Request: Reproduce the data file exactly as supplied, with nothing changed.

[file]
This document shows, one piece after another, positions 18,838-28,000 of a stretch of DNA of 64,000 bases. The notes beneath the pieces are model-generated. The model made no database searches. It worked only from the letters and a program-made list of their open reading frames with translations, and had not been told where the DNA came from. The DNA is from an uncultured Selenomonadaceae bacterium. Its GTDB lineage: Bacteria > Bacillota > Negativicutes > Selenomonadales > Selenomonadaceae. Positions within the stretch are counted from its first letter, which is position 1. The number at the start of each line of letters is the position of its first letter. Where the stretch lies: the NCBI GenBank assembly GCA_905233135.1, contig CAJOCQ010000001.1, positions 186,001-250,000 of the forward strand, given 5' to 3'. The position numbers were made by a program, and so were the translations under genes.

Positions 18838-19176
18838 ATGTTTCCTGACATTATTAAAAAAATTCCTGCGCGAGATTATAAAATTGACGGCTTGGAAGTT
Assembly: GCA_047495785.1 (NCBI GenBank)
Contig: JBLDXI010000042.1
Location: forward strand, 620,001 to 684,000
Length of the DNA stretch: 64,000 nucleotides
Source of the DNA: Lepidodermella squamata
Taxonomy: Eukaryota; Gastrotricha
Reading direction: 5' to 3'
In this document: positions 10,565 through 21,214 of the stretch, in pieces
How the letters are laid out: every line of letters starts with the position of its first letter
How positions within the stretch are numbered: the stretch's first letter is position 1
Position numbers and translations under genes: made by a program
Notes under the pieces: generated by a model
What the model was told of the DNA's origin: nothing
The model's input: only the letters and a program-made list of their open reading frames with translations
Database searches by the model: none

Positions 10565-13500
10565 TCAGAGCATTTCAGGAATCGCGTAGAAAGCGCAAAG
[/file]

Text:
This document shows, one piece after another, positions 18,838-28,000 of a stretch of DNA of 64,000 bases. The notes beneath the pieces are model-generated. The model made no database searches. It worked only from the letters and a program-made list of their open reading frames with translations, and had not been told where the DNA came from. The DNA is from an uncultured Selenomonadaceae bacterium. Its GTDB lineage: Bacteria > Bacillota > Negativicutes > Selenomonadales > Selenomonadaceae. Positions within the stretch are counted from its first letter, which is position 1. The number at the start of each line of letters is the position of its first letter. Where the stretch lies: the NCBI GenBank assembly GCA_905233135.1, contig CAJOCQ010000001.1, positions 186,001-250,000 of the forward strand, given 5' to 3'. The position numbers were made by a program, and so were the translations under genes.

Positions 18838-19176
18838 ATGTTTCCTGACATTATTAAAAAAATTCCTGCGCGAGATTATAAAATTGACGGCTTGGAAGTT
Assembly: GCA_047495785.1 (NCBI GenBank)
Contig: JBLDXI010000042.1
Location: forward strand, 620,001 to 684,000
Length of the DNA stretch: 64,000 nucleotides
Source of the DNA: Lepidodermella squamata
Taxonomy: Eukaryota; Gastrotricha
Reading direction: 5' to 3'
In this document: positions 10,565 through 21,214 of the stretch, in pieces
How the letters are laid out: every line of letters starts with the position of its first letter
How positions within the stretch are numbered: the stretch's first letter is position 1
Position numbers and translations under genes: made by a program
Notes under the pieces: generated by a model
What the model was told of the DNA's origin: nothing
The model's input: only the letters and a program-made list of their open reading frames with translations
Database searches by the model: none

Positions 10565-13500
10565 TCAGAGCATTTCAGGAATCGCGTAGAAAGCGCAAAG